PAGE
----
WASHINGTON (AP) — Former CIA Director David Petraeus told lawmakers during private hearings Friday he believed all along that the deadly Sept. 11 attack on the U.S. consulate in Libya was a terrorist strike, even though the Obama administration initially described it as protests against an anti-Muslim video.
Questions persist over what the administration knew immediately after the Benghazi attack killed the U.S. ambassador and three other Americans and why its first public statements did not match intelligence agencies' assessments. The issue has threatened to affect the search for a new secretary of state once Hillary Rodham Clinton steps down. Clinton will testify next month on the attack.
Petraeus addressed intelligence committees in his first Capitol Hill testimony since resigning a week ago over an extramarital affair with his biographer, but he did not discuss that scandal except to express regret about the circumstances of his departure.
The retired four-star general, once the top commander in Iraq and Afghanistan, said he did not know who removed the reference to terrorism from the CIA's original draft of talking points on the Libya attack, Rep. Peter King told reporters.
Petraeus said references to militant groups Ansar al-Shariah and al-Qaida in the Islamic Maghreb were replaced with the word "extremist" in the final draft, but he didn't know which agency did that, a congressional staffer said. The staffer wasn't authorized to discuss the hearing publicly and spoke on condition of anonymity.
"The fact is, the reference to al-Qaida was taken out somewhere along the line by someone outside the intelligence community," King said. "We need to find out who did it and why."
Democrats said Petraeus made it clear the change was not made for political reasons during President Barack Obama's re-election campaign.
"The general was adamant there was no politicization of the process, no White House interference or political agenda," said Rep. Adam Schiff. "He completely debunked that idea."
But Republicans were still critical. Sen. Marco Rubio said Petraeus' testimony showed that "clearly the security measures were inadequate despite an overwhelming and growing amount of information that showed the area in Benghazi was dangerous, particularly on the night of September 11."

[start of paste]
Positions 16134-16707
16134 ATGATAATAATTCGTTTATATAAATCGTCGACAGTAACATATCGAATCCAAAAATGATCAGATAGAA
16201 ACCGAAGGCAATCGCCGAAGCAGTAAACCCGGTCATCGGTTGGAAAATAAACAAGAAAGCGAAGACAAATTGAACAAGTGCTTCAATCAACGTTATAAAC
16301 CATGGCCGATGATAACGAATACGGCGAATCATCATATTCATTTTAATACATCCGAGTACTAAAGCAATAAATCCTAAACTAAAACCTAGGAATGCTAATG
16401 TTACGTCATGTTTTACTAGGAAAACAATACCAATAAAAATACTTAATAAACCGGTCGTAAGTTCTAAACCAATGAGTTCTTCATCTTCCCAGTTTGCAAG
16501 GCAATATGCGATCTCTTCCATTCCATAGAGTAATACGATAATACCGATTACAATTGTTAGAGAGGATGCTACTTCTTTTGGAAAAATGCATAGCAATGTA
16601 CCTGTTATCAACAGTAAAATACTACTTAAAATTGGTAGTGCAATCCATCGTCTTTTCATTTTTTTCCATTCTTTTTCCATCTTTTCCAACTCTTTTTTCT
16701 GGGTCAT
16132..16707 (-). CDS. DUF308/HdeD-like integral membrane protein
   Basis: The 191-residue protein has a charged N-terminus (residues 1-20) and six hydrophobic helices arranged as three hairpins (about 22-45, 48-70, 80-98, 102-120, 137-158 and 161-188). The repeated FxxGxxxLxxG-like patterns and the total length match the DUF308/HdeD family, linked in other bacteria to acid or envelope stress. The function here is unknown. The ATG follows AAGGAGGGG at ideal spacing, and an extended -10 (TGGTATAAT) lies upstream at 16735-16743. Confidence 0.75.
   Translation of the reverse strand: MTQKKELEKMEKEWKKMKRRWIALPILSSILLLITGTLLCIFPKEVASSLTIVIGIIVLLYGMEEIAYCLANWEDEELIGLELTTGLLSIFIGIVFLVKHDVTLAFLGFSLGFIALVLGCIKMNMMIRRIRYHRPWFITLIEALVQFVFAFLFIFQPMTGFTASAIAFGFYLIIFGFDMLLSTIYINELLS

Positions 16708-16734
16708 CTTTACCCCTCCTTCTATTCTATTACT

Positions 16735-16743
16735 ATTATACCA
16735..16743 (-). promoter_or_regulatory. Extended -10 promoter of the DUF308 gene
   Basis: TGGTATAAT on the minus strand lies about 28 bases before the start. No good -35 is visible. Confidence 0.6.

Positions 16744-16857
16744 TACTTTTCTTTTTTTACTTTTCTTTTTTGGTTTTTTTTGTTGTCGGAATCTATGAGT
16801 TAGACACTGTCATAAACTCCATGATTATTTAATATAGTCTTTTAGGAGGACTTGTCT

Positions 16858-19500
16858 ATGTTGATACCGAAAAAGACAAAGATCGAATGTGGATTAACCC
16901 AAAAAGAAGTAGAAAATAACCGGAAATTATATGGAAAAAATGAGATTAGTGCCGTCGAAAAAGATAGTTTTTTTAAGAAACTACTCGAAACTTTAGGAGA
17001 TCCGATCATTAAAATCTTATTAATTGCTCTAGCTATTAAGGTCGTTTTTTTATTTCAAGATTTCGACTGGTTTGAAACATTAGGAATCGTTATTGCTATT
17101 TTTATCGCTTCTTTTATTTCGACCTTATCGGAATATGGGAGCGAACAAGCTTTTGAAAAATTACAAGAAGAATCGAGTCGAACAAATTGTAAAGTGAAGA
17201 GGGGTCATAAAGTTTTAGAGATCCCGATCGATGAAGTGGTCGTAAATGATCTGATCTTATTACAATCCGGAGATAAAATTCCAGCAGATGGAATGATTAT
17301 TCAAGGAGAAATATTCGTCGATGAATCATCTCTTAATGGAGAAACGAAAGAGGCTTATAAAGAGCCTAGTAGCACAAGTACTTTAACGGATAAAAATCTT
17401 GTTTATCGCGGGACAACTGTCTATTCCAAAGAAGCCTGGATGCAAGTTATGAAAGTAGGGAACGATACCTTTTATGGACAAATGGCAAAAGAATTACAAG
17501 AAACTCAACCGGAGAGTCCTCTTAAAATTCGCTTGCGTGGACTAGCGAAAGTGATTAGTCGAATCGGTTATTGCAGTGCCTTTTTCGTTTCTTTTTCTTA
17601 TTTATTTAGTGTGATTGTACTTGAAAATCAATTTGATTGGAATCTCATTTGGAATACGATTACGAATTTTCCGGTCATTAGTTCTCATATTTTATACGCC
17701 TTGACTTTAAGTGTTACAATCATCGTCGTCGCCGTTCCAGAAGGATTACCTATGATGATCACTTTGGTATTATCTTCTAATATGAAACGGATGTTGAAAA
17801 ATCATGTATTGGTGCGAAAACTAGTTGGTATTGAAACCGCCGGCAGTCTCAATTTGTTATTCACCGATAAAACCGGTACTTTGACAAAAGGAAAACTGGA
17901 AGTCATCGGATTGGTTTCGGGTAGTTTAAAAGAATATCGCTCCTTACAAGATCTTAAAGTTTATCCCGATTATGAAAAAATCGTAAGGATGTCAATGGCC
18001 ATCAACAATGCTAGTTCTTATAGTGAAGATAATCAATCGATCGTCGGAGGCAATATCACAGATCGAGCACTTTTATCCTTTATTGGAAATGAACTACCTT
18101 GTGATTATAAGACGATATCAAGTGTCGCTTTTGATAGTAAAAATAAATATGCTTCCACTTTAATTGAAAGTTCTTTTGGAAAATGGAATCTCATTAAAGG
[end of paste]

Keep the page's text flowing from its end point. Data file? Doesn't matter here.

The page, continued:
King said that to this day, it's still not clear how the final talking points emerged that were used by U.N. Ambassador Susan Rice five days after the attack, when the White House sent her to appear in a series of television interviews.
Rice said it appeared the attack was caused by a spontaneous protest over an anti-Muslim video produced in the U.S. Some Republican senators this week vowed to block Rice if Obama nominates her to succeed Clinton as secretary of state.
Schiff said Petraeus said Rice's comments in the television interviews "reflected the best intelligence at the time that could be released publicly."
Petraeus, once one of the most respected U.S. military leaders as the top commander in Iraq and Afghanistan, sneaked into the Capitol through a network of underground hallways, away from photographers and television cameras.
During previous appearances before Congress, CIA directors typically have walked through the front door.
Lawmakers have spent hours interviewing top intelligence and national security officials, trying to determine what intelligence agencies knew before, during and after the Libya attack. They viewed security video from the consulate and surveillance footage by an unarmed CIA Predator drone that showed events in real time.
Lawmakers also have been concerned this week about any security leaks related to Petraeus' affair.
Petraeus last week acknowledged the affair with his biographer, Paula Broadwell. The resignation stunned Washington, which once had buzzed with talk about a possible run for president in his future.
Lawmakers said the affair came up only briefly Friday.
"The only thing he did in the beginning of his testimony is, he did express deep regret to the committee for the circumstances for his departure" and reassured the committee that the Libya attacks had nothing to do with his resignation, said Rep. Jim Langevin.
The FBI began investigating the affair last summer but didn't notify the White House or Congress until after the Nov. 6 election.
The CIA on Thursday opened an exploratory investigation into Petraeus' conduct. The inquiry "doesn't presuppose any particular outcome," said CIA spokesman Preston Golson.
Petraeus, in his first media interview since he resigned, told CNN that he had never given classified information to Broadwell. She has said she didn't receive such material from Petraeus.
But the FBI found a substantial number of classified documents on Broadwell's computer and in her home, according to a law enforcement official, and is investigating how she got them. That official spoke only on condition of anonymity because the official was not authorized to speak publicly about the case. The Army has now suspended her security clearance.
In the course of investigating the affair, the FBI uncovered suggestive emails between Afghanistan war chief Gen. John Allen and Florida socialite Jill Kelley, both of them married. Obama has put a promotion nomination for Allen on hold.
Associated Press writers Nedra Pickler, Larry Margasak, Adam Goldman, Lolita C. Baldor, Pete Yost, Donna Cassata and Robert Burns contributed to this report.